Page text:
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Extending String.prototype performance shows that function calls are 10x faster

I wanted to extend String object prototype with some utility method. It worked, but the performance was surprisingly low. Passing a string to a function is 10x times faster than overriding the String.prototype method that is doing the same thing. To make sure this really happens I created a very simple count() function and the corresponding methods.

(I was experimenting, and created three different versions of the method.)

function count(str, char) {
    var n = 0;
    for (var i = 0; i < str.length; i++) if (str[i] == char) n++;
    return n;
}

String.prototype.count = function (char) {
    var n = 0;
    for (var i = 0; i < this.length; i++) if (this[i] == char) n++;
    return n;
}

String.prototype.count_reuse = function (char) {
    return count(this, char)
}

String.prototype.count_var = function (char) {
    var str = this;
    var n = 0;
    for (var i = 0; i < str.length; i++) if (str[i] == char) n++;
    return n;
}

// Here is how I measued speed, using Node.js 6.1.0

var STR ='0110101110010110100111010011101010101111110001010110010101011101101010101010111111000';
var REP = 1e3//6;

console.time('func')
for (var i = 0; i < REP; i++) count(STR,'1')
console.timeEnd('func')

console.time('proto')
for (var i = 0; i < REP; i++) STR.count('1')
console.timeEnd('proto')

console.time('proto-reuse')
for (var i = 0; i < REP; i++) STR.count_reuse('1')
console.timeEnd('proto-reuse')

console.time('proto-var')
for (var i = 0; i < REP; i++) STR.count_var('1')
console.timeEnd('proto-var')

Results:

func: 705 ms
proto: 10011 ms
proto-reuse: 10366 ms
proto-var: 9703 ms

As you can see the difference is dramatic.

The below proves that performance of method calls is neglectably slower, and that the function code it self is slower for methods.

function count_dummy(str, char) {
    return 1234;
}

String.prototype.count_dummy = function (char) {
    return 1234; // Just to prove that accessing the method is not the bottle-neck.
}

console.time('func-dummy')
for (var i = 0; i < REP; i++) count_dummy(STR,'1')
console.timeEnd('func-dummy')

console.time('proto-dummy')
for (var i = 0; i < REP; i++) STR.count_dummy('1')
console.timeEnd('proto-dummy')

console.time('func-dummy')
for (var i = 0; i < REP; i++) count_dummy(STR,'1')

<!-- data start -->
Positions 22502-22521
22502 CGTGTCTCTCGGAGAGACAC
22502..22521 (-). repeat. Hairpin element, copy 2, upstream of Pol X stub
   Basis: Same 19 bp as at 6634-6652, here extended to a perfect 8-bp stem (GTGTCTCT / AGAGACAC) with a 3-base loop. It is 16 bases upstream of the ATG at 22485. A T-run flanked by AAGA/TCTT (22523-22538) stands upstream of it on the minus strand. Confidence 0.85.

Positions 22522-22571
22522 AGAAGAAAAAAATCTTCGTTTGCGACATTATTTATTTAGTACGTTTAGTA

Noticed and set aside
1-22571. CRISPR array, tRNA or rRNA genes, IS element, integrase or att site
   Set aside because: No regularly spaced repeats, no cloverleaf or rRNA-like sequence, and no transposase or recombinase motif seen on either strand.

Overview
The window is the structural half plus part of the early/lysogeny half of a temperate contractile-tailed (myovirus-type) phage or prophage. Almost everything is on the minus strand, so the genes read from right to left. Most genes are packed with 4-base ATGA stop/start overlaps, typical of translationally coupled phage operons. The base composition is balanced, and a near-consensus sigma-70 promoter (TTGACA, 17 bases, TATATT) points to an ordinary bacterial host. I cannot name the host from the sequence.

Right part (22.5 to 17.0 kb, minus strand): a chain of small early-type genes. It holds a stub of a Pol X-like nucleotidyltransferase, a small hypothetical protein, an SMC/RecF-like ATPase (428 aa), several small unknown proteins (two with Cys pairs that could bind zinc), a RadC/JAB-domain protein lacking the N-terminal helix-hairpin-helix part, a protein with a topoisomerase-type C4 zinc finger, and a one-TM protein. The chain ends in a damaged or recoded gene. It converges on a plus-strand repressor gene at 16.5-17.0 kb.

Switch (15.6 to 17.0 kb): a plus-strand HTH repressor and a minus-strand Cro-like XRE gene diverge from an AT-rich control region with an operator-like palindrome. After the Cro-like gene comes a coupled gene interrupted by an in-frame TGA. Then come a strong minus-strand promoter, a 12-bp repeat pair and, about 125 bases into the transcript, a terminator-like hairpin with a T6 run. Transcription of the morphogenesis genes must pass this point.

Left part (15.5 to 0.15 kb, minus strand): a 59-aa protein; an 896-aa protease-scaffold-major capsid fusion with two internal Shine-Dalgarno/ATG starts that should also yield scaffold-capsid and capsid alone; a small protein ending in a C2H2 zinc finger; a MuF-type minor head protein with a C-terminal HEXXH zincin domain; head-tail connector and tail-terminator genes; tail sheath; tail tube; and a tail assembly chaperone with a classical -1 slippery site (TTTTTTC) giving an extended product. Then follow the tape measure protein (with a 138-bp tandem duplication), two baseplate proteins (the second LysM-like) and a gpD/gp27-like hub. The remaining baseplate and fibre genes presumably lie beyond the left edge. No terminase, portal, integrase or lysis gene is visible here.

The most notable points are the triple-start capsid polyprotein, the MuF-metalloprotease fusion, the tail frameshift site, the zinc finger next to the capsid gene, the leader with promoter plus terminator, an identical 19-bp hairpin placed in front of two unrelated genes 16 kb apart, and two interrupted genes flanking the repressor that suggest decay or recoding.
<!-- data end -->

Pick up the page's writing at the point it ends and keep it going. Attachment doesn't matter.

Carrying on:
console.timeEnd('func-dummy')

Results:

func-dummy: 0.165ms
proto-dummy: 0.247ms

Although on huge repetitions (like 1e8) prototyped methods proves to be 10x times slower than functions, this can be ignored for this case.

All this may be related only to a String object, because simple generic objects perform about the same when you pass them to functions or call their methods:

var A = { count: 1234 };

function getCount(obj) { return obj.count }

A.getCount = function() { return this.count }

console.time('func')
for (var i = 0; i < 1e9; i++) getCount(A)
console.timeEnd('func')

console.time('method')
for (var i = 0; i < 1e9; i++) A.getCount()
console.timeEnd('method')

Results:

func: 1689.942ms
method: 1674.639ms

I’ve been searching on Stackoverflow and binging, but other that the recommendation “do not extend String or Array because you pollute the name space” (which is not a problem for my particular project), I cannot find anything related to performance of methods compared to functions. So should I simply forget about extending the String object due to performance drop of added methods or there is more about it?

Answer

This is most likely because you are not using strict mode, and the this value inside your method is getting coerced to a String instance instead of being a primitive string. This coercion, and further method calls or property accesses on the String object, are slower than using primitive values.

You can (Edit: could, at least, in 2016) confirm this by repeating your measurement on var STR = new String('01101011…') which should have less overhead.

Then fix your implementation:

String.prototype.count = function (char) {
    "use strict";
//  ^^^^^^^^^^^^
    var n = 0;
    for (var i = 0; i < this.length; i++)
        if (this[i] == char)
            n++;
    return n;
};